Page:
Robber fly - Nature photographer Thomas Shahan specializes in amazing portraits of tiny insects. It isn't easy. Shahan says that this Robber Fly (Holcocephala fusca), for instance, is "skittish" and doesn't like its picture taken.

Nature by Numbers (Video)

"The Greater Akashic System" – July 15, 2012 (Kryon Channelling by Lee Caroll) (Subjects: Lightworkers, Intent, To meet God, Past lives, Universe/Galaxy, Earth, Pleiadians, Souls Reincarnate, Invention: Measure Quantum state in 3D, Recalibrates, Multi-Dimensional/Divine, Akashic System to change to new system, Before religion changed the system, DNA, Old system react to Karma, New system react to intent now for next life, Animals (around humans) reincarnate again, This Animal want to come back to the same human, Akashic Inheritance, Reincarnate as Family, Other Planets, Global Unity … etc.)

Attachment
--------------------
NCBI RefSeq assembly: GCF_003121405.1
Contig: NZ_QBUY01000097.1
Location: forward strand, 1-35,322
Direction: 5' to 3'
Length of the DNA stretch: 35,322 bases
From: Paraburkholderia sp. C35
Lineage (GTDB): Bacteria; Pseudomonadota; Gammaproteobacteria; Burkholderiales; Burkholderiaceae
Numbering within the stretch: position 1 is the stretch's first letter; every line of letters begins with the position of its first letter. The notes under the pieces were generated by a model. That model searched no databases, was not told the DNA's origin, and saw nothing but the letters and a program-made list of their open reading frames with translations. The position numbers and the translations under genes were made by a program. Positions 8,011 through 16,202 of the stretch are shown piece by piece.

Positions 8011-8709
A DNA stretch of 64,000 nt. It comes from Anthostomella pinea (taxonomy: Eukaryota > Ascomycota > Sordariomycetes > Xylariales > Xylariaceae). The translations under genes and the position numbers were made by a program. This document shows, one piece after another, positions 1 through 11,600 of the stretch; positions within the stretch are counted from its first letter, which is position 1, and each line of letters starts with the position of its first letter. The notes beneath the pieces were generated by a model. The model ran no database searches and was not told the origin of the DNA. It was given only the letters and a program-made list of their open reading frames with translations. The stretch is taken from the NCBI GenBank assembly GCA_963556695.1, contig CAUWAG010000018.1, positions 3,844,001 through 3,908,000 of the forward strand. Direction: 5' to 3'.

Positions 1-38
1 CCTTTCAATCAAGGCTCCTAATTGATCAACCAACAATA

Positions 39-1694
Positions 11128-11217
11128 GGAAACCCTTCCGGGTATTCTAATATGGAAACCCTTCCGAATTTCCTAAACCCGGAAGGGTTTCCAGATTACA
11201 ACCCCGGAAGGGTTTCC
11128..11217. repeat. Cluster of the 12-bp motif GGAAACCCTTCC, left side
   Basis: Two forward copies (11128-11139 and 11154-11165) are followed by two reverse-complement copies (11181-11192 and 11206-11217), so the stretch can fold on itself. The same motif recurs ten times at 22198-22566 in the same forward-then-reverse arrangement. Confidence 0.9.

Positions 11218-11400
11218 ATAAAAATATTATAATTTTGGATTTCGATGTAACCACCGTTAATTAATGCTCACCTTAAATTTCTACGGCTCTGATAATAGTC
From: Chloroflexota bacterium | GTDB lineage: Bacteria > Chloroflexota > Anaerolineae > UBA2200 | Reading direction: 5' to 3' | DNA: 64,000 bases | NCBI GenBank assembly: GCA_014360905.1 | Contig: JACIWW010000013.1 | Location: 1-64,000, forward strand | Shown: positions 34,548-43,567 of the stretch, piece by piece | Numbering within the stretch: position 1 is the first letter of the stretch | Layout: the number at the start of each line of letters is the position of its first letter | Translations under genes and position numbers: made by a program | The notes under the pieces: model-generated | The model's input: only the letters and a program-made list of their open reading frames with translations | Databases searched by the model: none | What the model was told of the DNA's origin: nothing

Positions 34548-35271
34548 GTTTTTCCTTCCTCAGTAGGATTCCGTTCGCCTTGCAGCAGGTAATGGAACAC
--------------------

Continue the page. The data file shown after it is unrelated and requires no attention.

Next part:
Question: Dear Kryon: I live in Spain. I am sorry if I will ask you a question you might have already answered, but the translations of your books are very slow and I might not have gathered all information you have already given. I am quite concerned about abandoned animals. It seems that many people buy animals for their children and as soon as they grow, they set them out somewhere. Recently I had the occasion to see a small kitten in the middle of the street. I did not immediately react, since I could have stopped and taken it, without getting out of the car. So, I went on and at the first occasion I could turn, I went back to see if I could take the kitten, but it was to late, somebody had already killed it. This happened some month ago, but I still feel very sorry for that kitten. I just would like to know, what kind of entity are these animals and how does this fit in our world. Are these entities which choose this kind of life, like we do choose our kind of Human life? I see so many abandoned animals and every time I see one, my heart aches... I would like to know more about them.